their successors in office are elected and qualified; and the legislature may,
from time to time, increase or diminish the number of justices of the peace and
constables to be elected in the several wards and election districts, as the
wants and interests of the people may require. They shall be, by virtue of their
offices, conservators of the peace in the said counties and city respectively,
and shall have such duties and compensation as now exist, or may be provided for
by law. In the event of a vacancy in the office of a justice of the peace, the
governor shall appoint a person to serve as justice of the peace, until the next
regular election of said officers, and in case of a vacancy in the office of
constable, the county commissioners of the county, in which a vacancy may occur,
or the mayor and city council of Baltimore, as the case may be, shall appoint a
person to serve as constable until the next regular election thereafter for said
officers. An appeal shall lie in all civil cases from the judgment of a justice
of the peace to the circuit court, or, to the court of common pleas of Baltimore
city, as the case way be, and on all such appeals, either party shall be
entitled to a trial by jury, according to the laws now existing, or which way be
hereafter enacted. And the mayor and city council may provide, by ordinance,
from time to time, for the creation and government of such temporary additional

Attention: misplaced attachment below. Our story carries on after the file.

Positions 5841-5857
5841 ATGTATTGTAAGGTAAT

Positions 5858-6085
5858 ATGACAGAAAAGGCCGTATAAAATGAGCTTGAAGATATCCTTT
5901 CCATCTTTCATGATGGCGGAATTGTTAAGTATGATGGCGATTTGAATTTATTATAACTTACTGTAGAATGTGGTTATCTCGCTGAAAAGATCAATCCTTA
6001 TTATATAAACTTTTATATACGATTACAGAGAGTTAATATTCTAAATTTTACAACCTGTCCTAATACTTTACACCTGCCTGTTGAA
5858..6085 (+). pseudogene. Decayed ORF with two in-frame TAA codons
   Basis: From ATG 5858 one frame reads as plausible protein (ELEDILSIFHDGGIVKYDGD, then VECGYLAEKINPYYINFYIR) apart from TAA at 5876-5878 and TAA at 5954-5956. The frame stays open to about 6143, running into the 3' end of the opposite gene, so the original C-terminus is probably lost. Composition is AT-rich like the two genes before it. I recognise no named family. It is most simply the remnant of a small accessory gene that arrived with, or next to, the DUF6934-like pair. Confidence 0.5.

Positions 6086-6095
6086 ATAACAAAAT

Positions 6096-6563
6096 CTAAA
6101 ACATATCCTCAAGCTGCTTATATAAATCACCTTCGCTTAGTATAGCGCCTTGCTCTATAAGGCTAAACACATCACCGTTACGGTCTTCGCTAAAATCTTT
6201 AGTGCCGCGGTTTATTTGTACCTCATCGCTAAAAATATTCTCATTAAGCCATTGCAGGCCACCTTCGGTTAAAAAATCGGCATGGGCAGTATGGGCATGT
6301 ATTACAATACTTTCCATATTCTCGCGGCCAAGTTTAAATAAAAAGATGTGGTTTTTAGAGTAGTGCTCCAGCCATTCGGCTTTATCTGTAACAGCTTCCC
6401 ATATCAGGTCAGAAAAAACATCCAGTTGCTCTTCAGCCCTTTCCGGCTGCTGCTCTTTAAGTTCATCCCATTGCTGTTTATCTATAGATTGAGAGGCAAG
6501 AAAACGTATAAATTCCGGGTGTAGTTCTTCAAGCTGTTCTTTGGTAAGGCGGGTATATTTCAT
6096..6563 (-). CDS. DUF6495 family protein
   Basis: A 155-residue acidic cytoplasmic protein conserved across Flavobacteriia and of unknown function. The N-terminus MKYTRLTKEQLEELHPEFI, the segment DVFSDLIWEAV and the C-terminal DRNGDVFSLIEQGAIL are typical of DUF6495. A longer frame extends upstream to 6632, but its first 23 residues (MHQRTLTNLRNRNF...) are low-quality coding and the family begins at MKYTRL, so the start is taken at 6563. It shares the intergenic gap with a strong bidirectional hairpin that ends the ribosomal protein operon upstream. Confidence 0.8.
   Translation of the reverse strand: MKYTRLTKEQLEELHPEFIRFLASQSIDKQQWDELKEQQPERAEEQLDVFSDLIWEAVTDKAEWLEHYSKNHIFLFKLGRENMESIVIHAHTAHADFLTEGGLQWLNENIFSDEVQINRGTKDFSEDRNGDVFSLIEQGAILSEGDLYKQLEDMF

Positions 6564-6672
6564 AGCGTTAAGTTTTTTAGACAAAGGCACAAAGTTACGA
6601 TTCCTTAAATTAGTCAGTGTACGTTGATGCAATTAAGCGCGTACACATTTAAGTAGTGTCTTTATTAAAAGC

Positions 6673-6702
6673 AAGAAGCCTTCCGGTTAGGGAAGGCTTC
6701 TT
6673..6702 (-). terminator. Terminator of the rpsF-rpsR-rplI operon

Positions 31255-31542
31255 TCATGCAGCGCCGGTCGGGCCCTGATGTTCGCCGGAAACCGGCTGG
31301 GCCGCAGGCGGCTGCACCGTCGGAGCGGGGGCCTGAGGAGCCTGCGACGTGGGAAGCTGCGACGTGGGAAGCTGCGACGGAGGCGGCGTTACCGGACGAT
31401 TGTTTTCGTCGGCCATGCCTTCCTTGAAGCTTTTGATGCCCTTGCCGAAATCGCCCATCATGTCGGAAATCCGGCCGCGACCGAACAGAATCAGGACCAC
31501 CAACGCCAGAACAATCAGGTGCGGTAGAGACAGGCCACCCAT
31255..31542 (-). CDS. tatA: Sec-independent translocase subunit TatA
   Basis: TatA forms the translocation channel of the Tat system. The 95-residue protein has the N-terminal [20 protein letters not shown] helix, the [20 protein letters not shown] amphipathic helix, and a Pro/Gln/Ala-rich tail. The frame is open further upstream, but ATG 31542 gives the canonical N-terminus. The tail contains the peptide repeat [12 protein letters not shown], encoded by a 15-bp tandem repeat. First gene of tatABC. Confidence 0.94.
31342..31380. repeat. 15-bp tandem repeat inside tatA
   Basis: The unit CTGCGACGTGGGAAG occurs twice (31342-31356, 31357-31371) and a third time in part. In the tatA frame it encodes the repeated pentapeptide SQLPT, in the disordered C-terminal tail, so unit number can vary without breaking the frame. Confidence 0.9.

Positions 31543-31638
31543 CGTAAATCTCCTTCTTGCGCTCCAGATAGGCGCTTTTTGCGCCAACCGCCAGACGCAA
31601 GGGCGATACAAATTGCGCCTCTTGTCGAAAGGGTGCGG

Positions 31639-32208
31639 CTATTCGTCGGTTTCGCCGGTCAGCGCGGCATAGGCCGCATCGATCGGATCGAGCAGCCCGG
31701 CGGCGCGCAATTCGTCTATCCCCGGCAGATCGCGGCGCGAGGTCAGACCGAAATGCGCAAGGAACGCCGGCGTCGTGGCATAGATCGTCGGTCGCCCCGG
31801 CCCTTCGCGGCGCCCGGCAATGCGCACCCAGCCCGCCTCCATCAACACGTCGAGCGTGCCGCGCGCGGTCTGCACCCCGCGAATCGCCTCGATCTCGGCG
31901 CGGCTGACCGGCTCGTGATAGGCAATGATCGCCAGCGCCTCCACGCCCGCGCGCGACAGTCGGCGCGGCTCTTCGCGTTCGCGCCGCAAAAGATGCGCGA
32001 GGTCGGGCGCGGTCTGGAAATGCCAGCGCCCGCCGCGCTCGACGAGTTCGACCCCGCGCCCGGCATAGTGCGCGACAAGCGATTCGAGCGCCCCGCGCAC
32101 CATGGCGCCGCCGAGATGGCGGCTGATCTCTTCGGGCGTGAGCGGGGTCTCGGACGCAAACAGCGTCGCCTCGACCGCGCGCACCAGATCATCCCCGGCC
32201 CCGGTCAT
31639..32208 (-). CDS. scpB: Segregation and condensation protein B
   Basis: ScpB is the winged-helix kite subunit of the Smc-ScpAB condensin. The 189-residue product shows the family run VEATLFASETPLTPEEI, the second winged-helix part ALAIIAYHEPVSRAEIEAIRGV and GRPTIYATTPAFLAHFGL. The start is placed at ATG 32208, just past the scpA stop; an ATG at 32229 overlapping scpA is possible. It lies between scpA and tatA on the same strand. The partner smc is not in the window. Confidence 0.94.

police, as they may deem necessary to preserve the public peace.
45. - 15. No judge shall sit in any case wherein he may be interested, or
where either of the parties may be connected with him by affinity or
consan-guinity, within such degrees as may be prescribed by law, or where he
shall have been of counsel in the case and whenever any of the judges of the
circuit courts, or of the courts for Baltimore city, shall be thus disqualified,
or whenever, by reason of sickness, or any other cause, the said judges, or any
of them, may be unable to sit in any cause, the parties may, by consent, appoint
a proper person to try the said cause, or the judges, or any of them, shall do
so when directed by law.
46. - 16. The present chancellor and the register in chancery, and, in the
event of any vacancy in their respective offices, their successors in office
respectively, who are to be appointed as at present, by the governor and senate,
shall continue in office, with the powers and compensation as at present
established, until the expiration of two years after the adoption of this
constitution by the people, and until the, end of the session of the legislature
next thereafter, after which the said offices of chancellor and register shall
be abolished. The legislature shall, in the mean time, provide by law for the
recording, safe-keeping, or other disposition, of the records, decrees and other
proceedings of the court of chancery, and for the copying and attestation
thereof, and for the custody and use of the great seal of the state, when
required, after the expiration of the said two years, and for transmitting to
the said counties, and to the city of Baltimore, all the cases and proceedings
in said court then undisposed of and unfinished, in such manner, and under such
regulations as may be deemed necessary and proper: Provided, that no new
business shall originate in the said court, nor shall any cause be removed to
the same from any other court, from and after the ratification of this
47. - 17. The first election of judges, clerks, registers of wills, and all
other officers, whose election by the people is provided for in this article of
the constitution, except justices of the peace and constables, shall take place
throughout the state on the first Wednesday of November next after the
ratification of this constitution by the people.
48. - 18. In case of the death, resignation, removal, or other